Water leak at 4am, do I call my landlord now?
January 14, 2007 4:02 AM   Subscribe

It's 4 am and I just woke up to a bathroom full of water. I'm renting in the Sierra's and it's been really cold, so one of the pipes burst and started leaking (the heat was on and I was home all day, though..). I called the emergency plumbers and they came to turn off the water. Now the situation is under control. How do I break this to my landlord? Should I call her now or can it wait till morning?
posted by mrunderhill to Home & Garden (9 answers total)
 
Wait. Nothing the landlord can do at 4 am, except be unreasonably cranky.
posted by Osmanthus at 4:07 AM on January 14, 2007


Yeah, wait - call as soon as it is reasonable, i.e 9am?
posted by By The Grace of God at 4:17 AM on January 14, 2007


Thanks! I dropped her an email and I'll call her in a few hours.

Getting some sleep now :)
posted by mrunderhill at 4:31 AM on January 14, 2007


Just as an aside: in cold weather, it's very important to leave the faucets dripping. It doesn't have to be a lot, but it will nonetheless keep the pipes from freezing/bursting. Having the heat on doesn't help very much, because the pipes are in unheated spaces.

Usually, just one faucet is enough, but if you're in fiendishly cold weather, I suppose you might need to run all of them.

It's really quite remarkable how much of an effect it can have. In an RV once, with a fifty foot water hose, leaving the water dripping inside resulted in a fifty-foot divot out of the snow. The rest of the ground had three inches, but the hose had melted everything for a couple of inches around. It was a fairly fast drip, but that was all.

It really does work.
posted by Malor at 5:56 AM on January 14, 2007


Just make sure he makes an effort to dry it out. We came home to a bathroom full of water some months ago; the landlord didn't do much beyond mopping, and the paint and plaster are still cracking away in the bathroom, bedroom, hallway, &c. Not pretty. I imagine it's a bit mouldy now, too.

I can't imagine most landlords, or the people they hire for maintenance, are that stupid, though. We knew ours was a bit laissez-faire, but...
posted by kmennie at 6:01 AM on January 14, 2007


Oh dear, I'm starting to cry. I thought I was over the trauma, but obviously not.
I've had flooding incidents in the last FOUR homes I've lived in. I see you're off to bed while I'm writing this, which is wonderful, you relax and rest. You've done what you can - stop the flow, mop up what's on the floor. Call the landlord & let them deal with the structural hardware stuff.

The thing that bit me on the arse was not realising how far the damn water flowed....it went under the floors and walls and wicked up in other rooms, in wardrobes and under furniture. I used to be an IT person, and had all my programming & algorithm books in boxes in a built in cupboard, which turned into a mould farm. The biggest trauma was when we moved and finally discoverd the lovely white carpet was stained from a mahogony (yeah) chest of draws and some other items of furniture.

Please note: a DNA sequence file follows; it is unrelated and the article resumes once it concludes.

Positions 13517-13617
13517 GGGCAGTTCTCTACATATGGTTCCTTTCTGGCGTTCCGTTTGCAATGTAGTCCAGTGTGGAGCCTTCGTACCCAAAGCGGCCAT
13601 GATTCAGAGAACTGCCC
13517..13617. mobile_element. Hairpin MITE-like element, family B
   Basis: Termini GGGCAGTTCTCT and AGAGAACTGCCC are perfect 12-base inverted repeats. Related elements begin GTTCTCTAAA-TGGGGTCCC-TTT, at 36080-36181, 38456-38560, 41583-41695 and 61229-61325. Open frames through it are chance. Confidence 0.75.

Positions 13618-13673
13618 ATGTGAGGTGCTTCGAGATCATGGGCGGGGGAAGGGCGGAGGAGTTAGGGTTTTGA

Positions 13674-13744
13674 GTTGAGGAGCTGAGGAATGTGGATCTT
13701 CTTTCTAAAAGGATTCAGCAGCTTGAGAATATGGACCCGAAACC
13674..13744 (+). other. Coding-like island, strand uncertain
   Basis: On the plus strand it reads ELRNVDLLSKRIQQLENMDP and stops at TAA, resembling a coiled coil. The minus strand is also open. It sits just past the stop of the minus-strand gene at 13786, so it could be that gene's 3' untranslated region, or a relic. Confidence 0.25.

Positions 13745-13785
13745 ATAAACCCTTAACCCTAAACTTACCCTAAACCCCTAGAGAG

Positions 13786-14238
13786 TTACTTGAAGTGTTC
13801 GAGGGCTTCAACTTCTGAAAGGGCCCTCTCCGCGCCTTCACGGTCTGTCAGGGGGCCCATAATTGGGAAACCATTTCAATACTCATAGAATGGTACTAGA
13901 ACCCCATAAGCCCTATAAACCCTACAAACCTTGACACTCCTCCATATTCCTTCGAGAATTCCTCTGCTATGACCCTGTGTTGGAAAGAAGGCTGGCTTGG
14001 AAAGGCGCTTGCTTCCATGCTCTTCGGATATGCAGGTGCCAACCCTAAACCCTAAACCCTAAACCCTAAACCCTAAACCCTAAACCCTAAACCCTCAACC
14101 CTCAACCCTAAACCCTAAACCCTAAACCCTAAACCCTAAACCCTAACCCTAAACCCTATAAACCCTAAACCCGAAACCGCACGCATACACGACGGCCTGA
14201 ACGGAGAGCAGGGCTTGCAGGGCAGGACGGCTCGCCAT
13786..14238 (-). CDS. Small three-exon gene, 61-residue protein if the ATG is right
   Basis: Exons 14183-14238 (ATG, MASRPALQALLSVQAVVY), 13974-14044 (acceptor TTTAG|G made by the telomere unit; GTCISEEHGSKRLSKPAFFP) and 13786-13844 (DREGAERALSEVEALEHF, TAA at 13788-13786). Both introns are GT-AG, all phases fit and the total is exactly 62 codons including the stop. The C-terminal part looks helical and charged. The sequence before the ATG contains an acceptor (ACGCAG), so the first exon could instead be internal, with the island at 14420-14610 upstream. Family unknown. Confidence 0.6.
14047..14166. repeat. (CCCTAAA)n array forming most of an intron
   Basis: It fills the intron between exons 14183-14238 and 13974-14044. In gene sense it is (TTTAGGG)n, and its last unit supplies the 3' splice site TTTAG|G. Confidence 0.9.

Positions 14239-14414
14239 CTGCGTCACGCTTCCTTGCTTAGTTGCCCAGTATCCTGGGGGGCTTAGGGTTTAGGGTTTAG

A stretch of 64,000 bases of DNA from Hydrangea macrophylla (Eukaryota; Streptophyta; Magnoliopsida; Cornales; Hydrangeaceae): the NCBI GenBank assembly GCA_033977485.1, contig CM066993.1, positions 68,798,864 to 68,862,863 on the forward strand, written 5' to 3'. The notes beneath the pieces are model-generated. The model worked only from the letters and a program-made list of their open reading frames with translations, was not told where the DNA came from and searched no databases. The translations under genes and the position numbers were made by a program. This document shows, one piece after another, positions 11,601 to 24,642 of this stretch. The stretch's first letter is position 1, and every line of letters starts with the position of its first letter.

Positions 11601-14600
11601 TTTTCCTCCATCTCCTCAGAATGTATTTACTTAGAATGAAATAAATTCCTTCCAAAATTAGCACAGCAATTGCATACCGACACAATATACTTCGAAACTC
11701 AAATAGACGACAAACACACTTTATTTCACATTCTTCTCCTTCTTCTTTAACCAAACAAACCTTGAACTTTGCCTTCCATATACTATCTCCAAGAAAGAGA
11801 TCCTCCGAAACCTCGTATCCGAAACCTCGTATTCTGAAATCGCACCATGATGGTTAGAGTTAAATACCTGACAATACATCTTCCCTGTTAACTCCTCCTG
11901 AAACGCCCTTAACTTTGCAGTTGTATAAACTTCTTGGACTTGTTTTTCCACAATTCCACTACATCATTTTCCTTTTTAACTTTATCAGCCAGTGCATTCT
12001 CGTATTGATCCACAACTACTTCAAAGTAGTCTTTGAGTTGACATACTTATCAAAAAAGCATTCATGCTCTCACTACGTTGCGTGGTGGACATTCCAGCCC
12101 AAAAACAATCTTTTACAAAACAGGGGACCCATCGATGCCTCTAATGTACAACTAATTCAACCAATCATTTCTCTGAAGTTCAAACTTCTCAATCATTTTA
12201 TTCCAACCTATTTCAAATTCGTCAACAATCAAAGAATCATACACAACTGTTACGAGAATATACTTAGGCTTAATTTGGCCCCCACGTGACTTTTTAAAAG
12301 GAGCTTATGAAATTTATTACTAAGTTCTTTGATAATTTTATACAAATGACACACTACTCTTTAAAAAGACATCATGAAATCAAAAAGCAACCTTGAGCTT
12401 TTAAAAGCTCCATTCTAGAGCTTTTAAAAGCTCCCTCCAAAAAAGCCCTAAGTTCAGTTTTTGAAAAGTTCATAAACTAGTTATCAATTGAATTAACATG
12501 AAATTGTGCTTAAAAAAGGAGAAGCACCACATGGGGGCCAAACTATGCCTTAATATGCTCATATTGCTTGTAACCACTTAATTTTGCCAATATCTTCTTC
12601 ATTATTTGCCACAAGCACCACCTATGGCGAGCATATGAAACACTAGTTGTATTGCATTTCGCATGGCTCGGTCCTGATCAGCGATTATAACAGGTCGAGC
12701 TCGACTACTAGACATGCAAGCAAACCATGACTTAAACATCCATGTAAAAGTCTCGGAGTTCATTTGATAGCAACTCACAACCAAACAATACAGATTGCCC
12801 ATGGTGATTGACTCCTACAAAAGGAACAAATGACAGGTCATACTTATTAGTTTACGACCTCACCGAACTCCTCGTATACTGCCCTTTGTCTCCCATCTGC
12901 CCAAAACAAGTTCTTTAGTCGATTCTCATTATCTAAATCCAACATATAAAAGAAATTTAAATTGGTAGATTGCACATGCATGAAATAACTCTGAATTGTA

We had things damaged in 2 hallways, and 2 bedrooms all from the bathroom, so my main advice is to be utterly diligent in determihning how far the water has spread.

Good luck.
posted by goshling at 7:10 AM on January 14, 2007


If the water went everywhere, you could have some serious problems. Once drywall gets wet, it takes some serious dehumidification to get it dry again. The burst pipes could be a sign of improper plumbing installation (poor insulation, for instance, or routing them in a cold zone). I realize it's not your place, but I'd recommend to the owner to get an inspector in there to evaluate just how bad the damage is. Mopping up floors will only remove the moisture that's exposed... it does nothing for the moisture that's fallen through the cracks or been absorbed. You'll need to run a few dehumidifiers in the affected area (and the floor beneath the affected area) for a few days if you want to make sure there's no mold growth. You really don't want that.
posted by Civil_Disobedient at 7:20 AM on January 14, 2007


Most landlords consider a burst water pipe to be an emergency, but if you have it under control, you might as well just wait. If don't want it to be too much of an inconvenience, though, you should probably call your landlord around 9 (i.e. don't wait too long).
posted by owl at 11:34 AM on January 14, 2007


In my experience emergency plumbers are a scam. They tell you they are coming again and again, but they don't actually show up before any regular plumber could have arrived anyway. But, because they are emergency plumbers, they get to charge double or triple.
posted by Chuckles at 1:50 PM on January 14, 2007


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